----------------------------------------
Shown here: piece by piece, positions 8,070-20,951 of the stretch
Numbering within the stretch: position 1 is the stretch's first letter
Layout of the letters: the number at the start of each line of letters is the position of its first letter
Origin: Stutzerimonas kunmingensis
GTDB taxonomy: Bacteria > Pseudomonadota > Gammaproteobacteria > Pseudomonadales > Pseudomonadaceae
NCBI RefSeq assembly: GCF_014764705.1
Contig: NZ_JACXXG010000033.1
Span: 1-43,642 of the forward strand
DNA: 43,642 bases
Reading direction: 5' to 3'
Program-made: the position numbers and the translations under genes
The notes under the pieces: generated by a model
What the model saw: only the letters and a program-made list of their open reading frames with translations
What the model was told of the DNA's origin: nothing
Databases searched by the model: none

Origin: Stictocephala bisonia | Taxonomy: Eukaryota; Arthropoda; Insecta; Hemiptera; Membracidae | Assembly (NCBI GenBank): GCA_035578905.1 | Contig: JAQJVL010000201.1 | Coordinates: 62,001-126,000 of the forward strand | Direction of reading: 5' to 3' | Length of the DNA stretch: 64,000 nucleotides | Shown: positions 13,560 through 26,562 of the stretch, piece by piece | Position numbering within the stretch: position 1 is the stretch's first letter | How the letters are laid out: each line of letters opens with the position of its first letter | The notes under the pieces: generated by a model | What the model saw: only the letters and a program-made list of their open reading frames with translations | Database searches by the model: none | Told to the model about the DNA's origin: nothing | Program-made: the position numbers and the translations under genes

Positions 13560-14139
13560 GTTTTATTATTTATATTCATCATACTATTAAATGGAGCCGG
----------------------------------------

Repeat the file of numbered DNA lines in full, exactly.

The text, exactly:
Shown here: piece by piece, positions 8,070-20,951 of the stretch
Numbering within the stretch: position 1 is the stretch's first letter
Layout of the letters: the number at the start of each line of letters is the position of its first letter
Origin: Stutzerimonas kunmingensis
GTDB taxonomy: Bacteria > Pseudomonadota > Gammaproteobacteria > Pseudomonadales > Pseudomonadaceae
NCBI RefSeq assembly: GCF_014764705.1
Contig: NZ_JACXXG010000033.1
Span: 1-43,642 of the forward strand
DNA: 43,642 bases
Reading direction: 5' to 3'
Program-made: the position numbers and the translations under genes
The notes under the pieces: generated by a model
What the model saw: only the letters and a program-made list of their open reading frames with translations
What the model was told of the DNA's origin: nothing
Databases searched by the model: none

Origin: Stictocephala bisonia | Taxonomy: Eukaryota; Arthropoda; Insecta; Hemiptera; Membracidae | Assembly (NCBI GenBank): GCA_035578905.1 | Contig: JAQJVL010000201.1 | Coordinates: 62,001-126,000 of the forward strand | Direction of reading: 5' to 3' | Length of the DNA stretch: 64,000 nucleotides | Shown: positions 13,560 through 26,562 of the stretch, piece by piece | Position numbering within the stretch: position 1 is the stretch's first letter | How the letters are laid out: each line of letters opens with the position of its first letter | The notes under the pieces: generated by a model | What the model saw: only the letters and a program-made list of their open reading frames with translations | Database searches by the model: none | Told to the model about the DNA's origin: nothing | Program-made: the position numbers and the translations under genes

Positions 13560-14139
13560 GTTTTATTATTTATATTCATCATACTATTAAATGGAGCCGG